C.S Lewis said, “If you think of this world as a place intended simply for our happiness, you find it quite intolerable: think of it as a place of training and correction and it’s not so bad.”

The world isn’t intended to be a constant stream of happiness. Certainly, there is happiness to be found in our relationships, our marriages, our children, and our work; but it’s not the point. Not for those of us who claim Christ.

In an earth singed with sin, true, unadulterated happiness cannot exist. True happiness can only exist in the presence of the Author of Joy in a place void of sorrow and pain – and that place is heaven. So until then, we are going to encounter trials, troubles, and tribulations, along with little irritations and annoyances, interruptions and inconveniences. It is the nature of our world. We can expect it.

But in this world, we can fulfill a higher purpose than our own happiness.

I charge you in the presence of God and of Christ Jesus, who is to judge the living and the dead, and by his appearing and his kingdom: preach the word; be ready in season and out of season; reprove, rebuke, and exhort, with complete patience and teaching. For the time is coming when people will not endure sound teaching, but having itching ears they will accumulate for themselves teachers to suit their own passions, and will turn away from listening to the truth and wander off into myths. As for you, always be sober-minded, endure suffering, do the work of an evangelist, fulfill your ministry.” (2 Tim. 4:1-5)

It’s much easier to bear trials when you have a purpose. With our eyes on the goal – God’s glory – we hold fast to the truth and actively “reprove, rebuke, and exhort”. We keep our minds focused, not distracted, to do the work we are called to do if we bear the name of Jesus: to bring His message to all those He brings to us.

In other words, we fulfill our ministry, not ourselves.

You may be wondering: “If I don’t look after my own happiness, who will?”


“What is man that You take thought of him, And the son of man that You care for him?” (Psalm 8:4)

“”For the {world} eagerly seeks all these things; for your heavenly Father knows that you need all these things.” (Matt. 6:32)

“Just as a father has compassion on his children, So the LORD has compassion on those who fear Him. For He Himself knows our frame; He is mindful that we are but dust.” (Psalm 103:13-14)

I bought a book a few years ago called The Happiness Project. It was about a woman who did a year-long experiment to increase her personal happiness. She changed her organization habits, her home décor, her fitness and diet, her booklist and tried to have more fun. She had a lot of great tips for improving life efficiency, which I enjoyed. But at the end of the book, she could not affirmatively say that she was happier.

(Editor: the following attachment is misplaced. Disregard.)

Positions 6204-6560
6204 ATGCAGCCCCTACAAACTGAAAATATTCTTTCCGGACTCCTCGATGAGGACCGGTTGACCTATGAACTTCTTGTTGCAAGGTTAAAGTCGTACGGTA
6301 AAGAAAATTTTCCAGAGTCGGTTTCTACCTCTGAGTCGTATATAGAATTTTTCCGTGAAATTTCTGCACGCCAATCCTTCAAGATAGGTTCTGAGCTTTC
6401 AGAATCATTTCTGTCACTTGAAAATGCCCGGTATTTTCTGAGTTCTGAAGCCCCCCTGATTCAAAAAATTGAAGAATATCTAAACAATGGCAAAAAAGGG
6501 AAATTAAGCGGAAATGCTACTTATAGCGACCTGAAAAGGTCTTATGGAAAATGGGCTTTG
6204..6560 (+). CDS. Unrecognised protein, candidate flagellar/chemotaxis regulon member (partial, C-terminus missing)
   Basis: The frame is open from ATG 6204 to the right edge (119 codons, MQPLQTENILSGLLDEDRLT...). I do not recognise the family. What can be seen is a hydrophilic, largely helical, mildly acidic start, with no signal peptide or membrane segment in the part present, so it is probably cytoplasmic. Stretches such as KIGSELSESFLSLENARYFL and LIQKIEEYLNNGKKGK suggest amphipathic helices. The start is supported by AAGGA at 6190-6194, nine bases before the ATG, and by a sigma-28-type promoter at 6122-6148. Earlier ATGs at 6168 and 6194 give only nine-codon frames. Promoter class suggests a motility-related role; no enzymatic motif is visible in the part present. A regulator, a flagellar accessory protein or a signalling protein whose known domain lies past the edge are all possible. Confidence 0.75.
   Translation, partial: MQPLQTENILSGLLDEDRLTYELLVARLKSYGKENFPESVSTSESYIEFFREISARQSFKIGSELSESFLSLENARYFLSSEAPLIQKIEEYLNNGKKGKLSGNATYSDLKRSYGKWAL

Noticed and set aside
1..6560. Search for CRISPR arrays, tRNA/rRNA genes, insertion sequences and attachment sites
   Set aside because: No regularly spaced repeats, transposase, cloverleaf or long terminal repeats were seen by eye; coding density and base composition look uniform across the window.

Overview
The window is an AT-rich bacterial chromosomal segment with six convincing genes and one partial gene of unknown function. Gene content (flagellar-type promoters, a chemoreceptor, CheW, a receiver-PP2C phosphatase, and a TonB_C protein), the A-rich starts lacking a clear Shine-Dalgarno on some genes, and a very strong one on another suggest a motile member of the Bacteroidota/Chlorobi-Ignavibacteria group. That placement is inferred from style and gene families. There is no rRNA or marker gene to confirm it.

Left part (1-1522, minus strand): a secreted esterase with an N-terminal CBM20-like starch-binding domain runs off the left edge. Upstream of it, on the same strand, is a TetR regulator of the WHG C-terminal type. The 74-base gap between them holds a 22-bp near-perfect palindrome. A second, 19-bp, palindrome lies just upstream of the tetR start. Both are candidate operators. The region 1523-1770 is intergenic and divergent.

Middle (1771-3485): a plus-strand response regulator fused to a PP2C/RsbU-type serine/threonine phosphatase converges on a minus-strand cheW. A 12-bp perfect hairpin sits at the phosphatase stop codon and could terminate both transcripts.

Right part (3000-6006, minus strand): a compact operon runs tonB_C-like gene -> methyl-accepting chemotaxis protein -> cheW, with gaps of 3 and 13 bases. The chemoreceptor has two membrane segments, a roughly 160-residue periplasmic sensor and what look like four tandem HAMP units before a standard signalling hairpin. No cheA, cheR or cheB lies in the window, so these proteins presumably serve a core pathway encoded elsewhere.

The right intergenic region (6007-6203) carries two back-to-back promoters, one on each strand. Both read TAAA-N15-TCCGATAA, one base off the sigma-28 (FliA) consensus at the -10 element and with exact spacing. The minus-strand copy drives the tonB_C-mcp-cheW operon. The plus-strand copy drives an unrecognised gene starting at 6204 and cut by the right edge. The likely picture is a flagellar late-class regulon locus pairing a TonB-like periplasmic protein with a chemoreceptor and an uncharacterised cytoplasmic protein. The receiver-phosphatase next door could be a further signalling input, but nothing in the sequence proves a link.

That’s because seeking happiness doesn’t make you happy.

The people who find the most satisfaction with their lives are the ones who live on purpose. In fulfilling our ministry on earth, we have the inner satisfaction and peace that only comes from pleasing God. And by pleasing God, we find what it means to be truly happy.

So what if life wasn’t meant to be easy? What if problems are meant to refine us in some way? Here’s the good news:

“And after you have suffered a little while, the God of all grace, who has called you to his eternal glory in Christ, will himself restore, confirm, strengthen, and establish you.” (1 Peter 5:10)

God Himself.

Our reassurance remains in these two points by Peter: suffering is just for a little while, and God Himself will pick up our pieces when it’s over.

The hands pierced through the palm, bleeding as they held up the weight of his body in the hours He suffered for us – those hands will restore you.

The heart that welcomed you when you first came to know Him – it will confirm you are still welcome, always welcome in the midst of your pain.

The arms stretched in the burning sun, scarred by the marks of Roman whips and pinned open by Roman nails – these same arms that held children and raised up the lame will strengthen you in your suffering.

And the humble King who rode in two Sundays ago, with palms waving to receive Him – He will establish you, because you are part of His kingdom, which is established forever.